“We are committed to conserving Virginia’s native plants in the habitats where they naturally occur. Plant rescues become an option only when those habitats face certain destruction. . . . We neither encourage nor oppose plant rescues across the board, recognizing that each perspective emphasizes valid concerns.”
If you do feel some plants on your property are in jeopardy and are contemplating moving them, it’s best to get advice from an expert. Determining which plants are native and which are nonnative and may actually be a threat to our ecosystems is complicated. And the status of the plant should be factored in. The Virginia Department of Conservation and Recreation (DCR) has a recently updated list, “Natural Heritage Resources of Virginia: Rare Plants,” that includes the status (federal and state) of each species on it.
When I need help with plant identification, I take a lot of photos — of leaves, stems, and blooms (if present) — and send those to friends and colleagues with a lot more expertise. DCR, VDACS, your local Virginia Cooperative Extension Office and VNPS should also be able to help. For wildflower identification help, also see the reference list with my April 23 column.
Sometimes protecting native plants just means scheduling mowing or other property maintenance around their bloom times, which also gives you a chance to enjoy some of our loveliest and most remarkable native plant species — and wildlife (see sidebar).
© 2015 Pam Owen
More nature notes
Protecting wildlife during the breeding season: Just like plants, avoid disturbing reproduction of our native animals this time of year by planning mowing and other potential disturbances around their breeding schedule. This is especially important for some of our native birds. As Rappahannock County resident and Virginia licensed wildlife rehabilitator Amo Merritt noted recently, “If you can avoid major land clearing in your state’s primary nesting season, it would be a big help to ground- and shrub-nesting birds, like meadowlarks, bobolinks, quails, dickcissels, and many others.” She also suggested checking the U.S. Department of Agriculture Farm Service map for primary nesting season dates and durations.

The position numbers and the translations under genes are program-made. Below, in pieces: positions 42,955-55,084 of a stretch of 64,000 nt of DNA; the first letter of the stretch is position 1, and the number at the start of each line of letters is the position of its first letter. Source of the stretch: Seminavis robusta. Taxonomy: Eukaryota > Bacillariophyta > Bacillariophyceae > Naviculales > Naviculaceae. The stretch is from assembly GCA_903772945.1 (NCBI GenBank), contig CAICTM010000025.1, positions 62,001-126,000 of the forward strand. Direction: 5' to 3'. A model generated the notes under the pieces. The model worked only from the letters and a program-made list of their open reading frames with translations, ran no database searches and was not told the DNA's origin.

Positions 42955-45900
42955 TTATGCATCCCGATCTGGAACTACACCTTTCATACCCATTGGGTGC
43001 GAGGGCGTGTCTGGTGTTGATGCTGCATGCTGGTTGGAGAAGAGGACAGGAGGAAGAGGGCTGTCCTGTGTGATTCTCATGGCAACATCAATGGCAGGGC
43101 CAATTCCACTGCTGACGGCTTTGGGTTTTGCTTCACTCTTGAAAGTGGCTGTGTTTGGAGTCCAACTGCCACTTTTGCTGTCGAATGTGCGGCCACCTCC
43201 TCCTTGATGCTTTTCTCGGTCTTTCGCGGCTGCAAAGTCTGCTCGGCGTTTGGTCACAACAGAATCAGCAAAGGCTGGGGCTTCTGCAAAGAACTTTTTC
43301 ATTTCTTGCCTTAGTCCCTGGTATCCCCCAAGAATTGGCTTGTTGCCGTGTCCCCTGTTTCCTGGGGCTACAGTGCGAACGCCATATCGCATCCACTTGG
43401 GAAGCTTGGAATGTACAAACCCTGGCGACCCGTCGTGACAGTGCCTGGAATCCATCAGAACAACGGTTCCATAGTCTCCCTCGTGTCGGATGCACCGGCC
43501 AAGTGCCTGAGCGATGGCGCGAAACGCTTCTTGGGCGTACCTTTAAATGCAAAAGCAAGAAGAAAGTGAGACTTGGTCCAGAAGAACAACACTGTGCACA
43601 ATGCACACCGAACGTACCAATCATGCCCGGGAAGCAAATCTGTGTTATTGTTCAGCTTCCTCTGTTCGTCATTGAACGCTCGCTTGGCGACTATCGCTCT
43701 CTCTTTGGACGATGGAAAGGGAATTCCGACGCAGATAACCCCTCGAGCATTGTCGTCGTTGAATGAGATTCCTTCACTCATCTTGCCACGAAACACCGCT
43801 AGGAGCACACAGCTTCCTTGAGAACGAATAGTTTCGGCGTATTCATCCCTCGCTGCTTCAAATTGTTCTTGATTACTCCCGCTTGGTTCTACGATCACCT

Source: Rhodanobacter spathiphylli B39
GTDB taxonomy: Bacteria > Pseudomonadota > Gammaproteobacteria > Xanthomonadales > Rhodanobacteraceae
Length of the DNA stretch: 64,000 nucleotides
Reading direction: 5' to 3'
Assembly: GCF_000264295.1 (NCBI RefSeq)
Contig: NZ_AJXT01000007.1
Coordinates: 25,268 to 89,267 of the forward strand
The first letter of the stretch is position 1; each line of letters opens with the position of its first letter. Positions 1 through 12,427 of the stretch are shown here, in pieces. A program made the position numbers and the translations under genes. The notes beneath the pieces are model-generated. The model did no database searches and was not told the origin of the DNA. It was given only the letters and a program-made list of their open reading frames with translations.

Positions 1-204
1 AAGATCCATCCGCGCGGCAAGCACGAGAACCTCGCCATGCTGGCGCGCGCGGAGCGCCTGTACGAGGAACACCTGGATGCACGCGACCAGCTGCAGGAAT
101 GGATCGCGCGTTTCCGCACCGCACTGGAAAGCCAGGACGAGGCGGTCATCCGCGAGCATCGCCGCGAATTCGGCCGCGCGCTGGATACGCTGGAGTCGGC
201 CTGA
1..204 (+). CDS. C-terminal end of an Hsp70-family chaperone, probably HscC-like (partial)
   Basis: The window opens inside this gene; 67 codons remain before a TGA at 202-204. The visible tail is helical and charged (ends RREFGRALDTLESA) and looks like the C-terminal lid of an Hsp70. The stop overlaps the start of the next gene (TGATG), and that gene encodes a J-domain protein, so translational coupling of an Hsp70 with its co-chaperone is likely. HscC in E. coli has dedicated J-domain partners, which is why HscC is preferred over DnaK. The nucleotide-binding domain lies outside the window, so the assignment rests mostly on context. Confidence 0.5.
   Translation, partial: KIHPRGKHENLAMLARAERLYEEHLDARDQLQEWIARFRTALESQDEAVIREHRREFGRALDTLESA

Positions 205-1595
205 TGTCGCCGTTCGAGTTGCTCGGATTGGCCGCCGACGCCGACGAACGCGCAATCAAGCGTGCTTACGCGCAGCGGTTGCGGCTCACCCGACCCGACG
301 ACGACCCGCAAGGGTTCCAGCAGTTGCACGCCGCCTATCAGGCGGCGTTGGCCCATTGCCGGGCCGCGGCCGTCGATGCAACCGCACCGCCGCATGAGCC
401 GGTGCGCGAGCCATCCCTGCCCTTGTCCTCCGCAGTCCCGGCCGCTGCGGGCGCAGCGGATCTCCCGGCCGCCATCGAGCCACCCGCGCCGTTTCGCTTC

If you find a native wild animal, it’s best — and, in most cases, the law — to just leave it where you find it. This is especially true of the fawns, which are now being born. When the moms need to forage, they leave young fawns in a safe place but will return. For more information on fawns, go to the Virginia Department of Game and Inland Fisheries’ website. If you find injured wildlife, call the Wildlife Rescue Hotline (703-440-0800) or DGIF’s Virginia Wildlife Conflict Help Line (855-571-9003).
Wildflowers now in bloom: In taking a walk along along its Trillium Trail and the section of the Appalachian Trail it connects to in Thompson Wildlife Management Area last Tuesday (April 25), I found a spectacular carpet of blooming wildflowers. Among these spring ephemerals were large-flowered trillium (well underway), rue anemone, dogtooth violet, roundleaf yellow violet and common blue violet, dutchman’s breeches, star chickweed, and the last of the cutleaf toothwort and bloodroot. Mayapple, which covers most of the forest floor, was not yet blooming up there but was blooming at lower elevations. With high temperatures this week, blooming should speed up, so if you don’t want to miss the trillium, better truck on over there soon, (See my April 23 column for more about spring ephemerals at Thompson WMA.)
Short-term cabin rental now offered in some state parks: DCR, which manages Virginia’s state parks, has started a pilot program to allow the public to rent cabins in some parks for as few as two nights, rather a week, which was the minimum stay before. Some state park cabins are far from rustic, offering many modern amenities. For more information, call 800-933-7275 or visit virginiastateparks.gov.